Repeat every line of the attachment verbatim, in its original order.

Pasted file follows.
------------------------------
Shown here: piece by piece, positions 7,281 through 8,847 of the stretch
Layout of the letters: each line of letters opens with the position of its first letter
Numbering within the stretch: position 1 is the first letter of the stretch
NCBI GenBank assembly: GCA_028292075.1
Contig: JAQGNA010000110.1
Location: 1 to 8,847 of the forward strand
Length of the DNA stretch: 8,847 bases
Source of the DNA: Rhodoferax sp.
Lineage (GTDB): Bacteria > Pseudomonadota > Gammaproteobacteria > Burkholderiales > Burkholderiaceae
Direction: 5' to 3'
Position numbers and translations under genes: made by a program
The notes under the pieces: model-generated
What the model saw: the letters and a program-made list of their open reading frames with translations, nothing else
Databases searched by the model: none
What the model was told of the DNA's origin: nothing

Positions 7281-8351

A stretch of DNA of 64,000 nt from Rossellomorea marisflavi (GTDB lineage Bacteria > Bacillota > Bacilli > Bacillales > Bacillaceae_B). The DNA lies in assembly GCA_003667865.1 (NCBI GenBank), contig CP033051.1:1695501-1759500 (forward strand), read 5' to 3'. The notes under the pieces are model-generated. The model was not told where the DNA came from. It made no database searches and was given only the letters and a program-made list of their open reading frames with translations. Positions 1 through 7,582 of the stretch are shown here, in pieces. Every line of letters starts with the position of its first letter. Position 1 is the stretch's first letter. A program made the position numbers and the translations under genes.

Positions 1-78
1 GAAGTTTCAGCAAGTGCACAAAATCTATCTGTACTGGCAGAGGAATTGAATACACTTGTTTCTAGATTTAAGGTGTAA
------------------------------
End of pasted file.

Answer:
Shown here: piece by piece, positions 7,281 through 8,847 of the stretch
Layout of the letters: each line of letters opens with the position of its first letter
Numbering within the stretch: position 1 is the first letter of the stretch
NCBI GenBank assembly: GCA_028292075.1
Contig: JAQGNA010000110.1
Location: 1 to 8,847 of the forward strand
Length of the DNA stretch: 8,847 bases
Source of the DNA: Rhodoferax sp.
Lineage (GTDB): Bacteria > Pseudomonadota > Gammaproteobacteria > Burkholderiales > Burkholderiaceae
Direction: 5' to 3'
Position numbers and translations under genes: made by a program
The notes under the pieces: model-generated
What the model saw: the letters and a program-made list of their open reading frames with translations, nothing else
Databases searched by the model: none
What the model was told of the DNA's origin: nothing

Positions 7281-8351

A stretch of DNA of 64,000 nt from Rossellomorea marisflavi (GTDB lineage Bacteria > Bacillota > Bacilli > Bacillales > Bacillaceae_B). The DNA lies in assembly GCA_003667865.1 (NCBI GenBank), contig CP033051.1:1695501-1759500 (forward strand), read 5' to 3'. The notes under the pieces are model-generated. The model was not told where the DNA came from. It made no database searches and was given only the letters and a program-made list of their open reading frames with translations. Positions 1 through 7,582 of the stretch are shown here, in pieces. Every line of letters starts with the position of its first letter. Position 1 is the stretch's first letter. A program made the position numbers and the translations under genes.

Positions 1-78
1 GAAGTTTCAGCAAGTGCACAAAATCTATCTGTACTGGCAGAGGAATTGAATACACTTGTTTCTAGATTTAAGGTGTAA